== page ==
|Election||Premier at election||Premier's party||Premier after election||Premier's party|
|VIC 6 December 1952||John Gladstone Black McDonald||Country Party||John Cain [snr]||Australian Labor Party|
|VIC 8 November 1947||John Cain [snr]||Australian Labor Party||Thomas Tuke Hollway||Liberal Party|
|VIC 10 November 1945||Ian Macfarlan||Liberal Party||John Cain [snr]||Australian Labor Party|
Defeat in parliament (Dunstan): Beginning of Cain (senior)'s first period in office; After the Assembly general election in June 1943, the Australian Labor Party held more seats (22) than any other party, both the United Country Party (18) and the United Australia Party (13) having lost seats, with other seats held by Independents (5) and a breakaway County Party, the Victorian Country Party, (7). 'On 7 September 1943 the Labor Party moved a motion of no-confidence based on the need for electoral redistribution. It was carried 26-24 on 9 September, and Dunstan resigned.' Hughes and Graham, p.128 (see 'Sources', below); Victoria Parliamentary Debates,1943 Session, vol. 215, 7-9 September, pp 512-683 (the vote was taken in the early hours of Friday 10 December).
'Cain [senior] received the support of three Independent members, and a Labor ministry was chosen by exhaustive ballot. The United Australia and Country parties were unable to agree on a coalition, but they outnumbered Government supporters 35 to 26.' Hughes and Graham, p.28 (see 'Sources', below). Cain was commissioned as Premier of an Australian Labor Party minority government on 14 September 1943.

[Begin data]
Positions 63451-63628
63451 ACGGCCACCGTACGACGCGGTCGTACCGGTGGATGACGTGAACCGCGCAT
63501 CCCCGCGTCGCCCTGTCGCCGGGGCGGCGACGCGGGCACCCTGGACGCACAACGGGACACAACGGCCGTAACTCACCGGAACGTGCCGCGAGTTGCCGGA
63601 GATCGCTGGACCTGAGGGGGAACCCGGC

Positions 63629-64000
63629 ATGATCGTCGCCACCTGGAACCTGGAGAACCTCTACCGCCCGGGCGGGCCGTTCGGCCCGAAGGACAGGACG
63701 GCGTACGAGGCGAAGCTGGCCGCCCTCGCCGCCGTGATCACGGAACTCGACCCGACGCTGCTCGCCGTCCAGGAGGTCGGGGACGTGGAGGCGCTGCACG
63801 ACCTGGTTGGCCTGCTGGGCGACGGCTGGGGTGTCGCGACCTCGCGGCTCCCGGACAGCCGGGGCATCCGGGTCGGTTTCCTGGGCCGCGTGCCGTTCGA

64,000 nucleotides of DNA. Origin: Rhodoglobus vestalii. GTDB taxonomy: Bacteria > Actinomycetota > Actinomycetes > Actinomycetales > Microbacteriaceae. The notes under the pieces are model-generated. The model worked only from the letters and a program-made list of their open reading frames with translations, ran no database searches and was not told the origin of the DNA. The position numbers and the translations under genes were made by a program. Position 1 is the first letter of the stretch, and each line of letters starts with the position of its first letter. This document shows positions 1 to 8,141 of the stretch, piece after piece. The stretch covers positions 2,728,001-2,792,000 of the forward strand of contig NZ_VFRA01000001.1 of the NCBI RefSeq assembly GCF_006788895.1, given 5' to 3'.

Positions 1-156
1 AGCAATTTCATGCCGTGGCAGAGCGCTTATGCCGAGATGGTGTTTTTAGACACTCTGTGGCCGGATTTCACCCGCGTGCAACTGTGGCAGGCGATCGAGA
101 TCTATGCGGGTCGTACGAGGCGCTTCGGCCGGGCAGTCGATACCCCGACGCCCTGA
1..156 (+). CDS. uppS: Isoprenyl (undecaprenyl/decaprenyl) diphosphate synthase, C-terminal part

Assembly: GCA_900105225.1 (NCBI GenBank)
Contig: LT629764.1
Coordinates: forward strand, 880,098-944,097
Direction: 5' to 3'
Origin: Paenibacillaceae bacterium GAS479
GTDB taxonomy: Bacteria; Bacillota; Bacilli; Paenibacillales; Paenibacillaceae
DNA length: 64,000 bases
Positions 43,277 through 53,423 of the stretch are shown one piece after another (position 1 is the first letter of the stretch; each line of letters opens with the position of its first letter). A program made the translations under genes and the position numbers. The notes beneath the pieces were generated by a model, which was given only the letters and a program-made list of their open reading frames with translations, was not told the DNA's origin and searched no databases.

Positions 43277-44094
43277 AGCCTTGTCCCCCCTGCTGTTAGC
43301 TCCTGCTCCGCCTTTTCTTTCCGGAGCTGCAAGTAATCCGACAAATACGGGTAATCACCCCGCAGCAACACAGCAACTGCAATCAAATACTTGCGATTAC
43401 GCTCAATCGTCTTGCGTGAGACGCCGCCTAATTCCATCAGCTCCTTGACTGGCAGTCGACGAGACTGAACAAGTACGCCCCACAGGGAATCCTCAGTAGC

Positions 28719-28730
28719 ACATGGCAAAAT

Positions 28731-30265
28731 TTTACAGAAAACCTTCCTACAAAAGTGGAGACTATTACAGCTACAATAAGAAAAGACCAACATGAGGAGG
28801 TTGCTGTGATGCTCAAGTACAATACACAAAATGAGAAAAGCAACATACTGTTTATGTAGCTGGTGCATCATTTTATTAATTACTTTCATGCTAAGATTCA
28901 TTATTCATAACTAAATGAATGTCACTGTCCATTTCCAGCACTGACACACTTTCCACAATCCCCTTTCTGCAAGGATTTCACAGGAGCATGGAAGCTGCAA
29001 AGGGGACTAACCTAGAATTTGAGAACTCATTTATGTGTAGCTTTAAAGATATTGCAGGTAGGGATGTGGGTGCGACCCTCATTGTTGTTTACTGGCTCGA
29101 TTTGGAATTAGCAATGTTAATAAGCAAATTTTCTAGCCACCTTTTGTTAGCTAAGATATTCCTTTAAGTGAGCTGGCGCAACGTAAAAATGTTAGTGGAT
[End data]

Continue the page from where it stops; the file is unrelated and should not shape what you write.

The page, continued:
Defeat in parliament (Cain (senior)): 'On 15 September 1943 Cain (senior) sought an adjournment and was defeated 29-24. He sought a dissolution which was refused, and then resigned.' Hughes and Graham, p.129 (see 'Sources', below); Victoria Parliamentary Debates,1943 Session, vol. 215, 15-16 September, pp 685-700. The political context of the creation and defeat of this short-lived ministry is described in Strangio, pp 255-256 (see 'References', below).
References: Kate White provides a political biography of Cain (senior) in, John Cain and Victorian Labor 1917-1957, (Sidney: Hale & Iremonger, 1982, ISBN 0868060275), and the wider divisions within the Labor Party and trade union movement during this period are described in Robert Murray, The Split: Australian Labor in the Fifties (Melbourne: Cheshire, 1972, ISBN 0701516755). For a broad historical study of Labor politics in Victoria, see Paul Strangio, Neither Power nor Glory: 100 Years of Political Labor in Victoria, 1856-1956, (Melbourne: Melbourne University Press, 2012, ISBN 9780522861822).
For a study of Cain's periods in office, see Paul Strangio, 'John Cain snr: The Star-crossed Premier', in Strangio and Costar (editors), ch. 20, (see 'Sources', below), and a short survey of Cain's career can be found in Robert Murray and Kate White, 'Cain, John (1882–1957)', Australian Dictionary of Biography, Volume 13, (Melbourne: Melbourne University Press, 1993), on line here [accessed 21 April 2014].
Colin Hughes and B D Graham (editors), A Handbook of Australian Government and Politics 1890-1964, (Canberra: Australian National University Press, 1968, SBN 708102700); Parliament of Victoria, One Hundred Years of Responsible Government 1856-1956, (Melbourne: Government Printer, 1957, Parliamentary Paper No. 40 of 1956-58); Paul Strangio and Brian Costar (editors), The Victorian Premiers 1856-2006, (Sydney: Federation Press, 2006, ISBN 9781862876019); Raymond Wright, A People's Counsel: A History of the Parliament of Victoria 1856-1990, (Melbourne: Oxford University Press, 1992, ISBN 0195533593). Victoria Hansard (Record of Parliamentary Debates) on line here .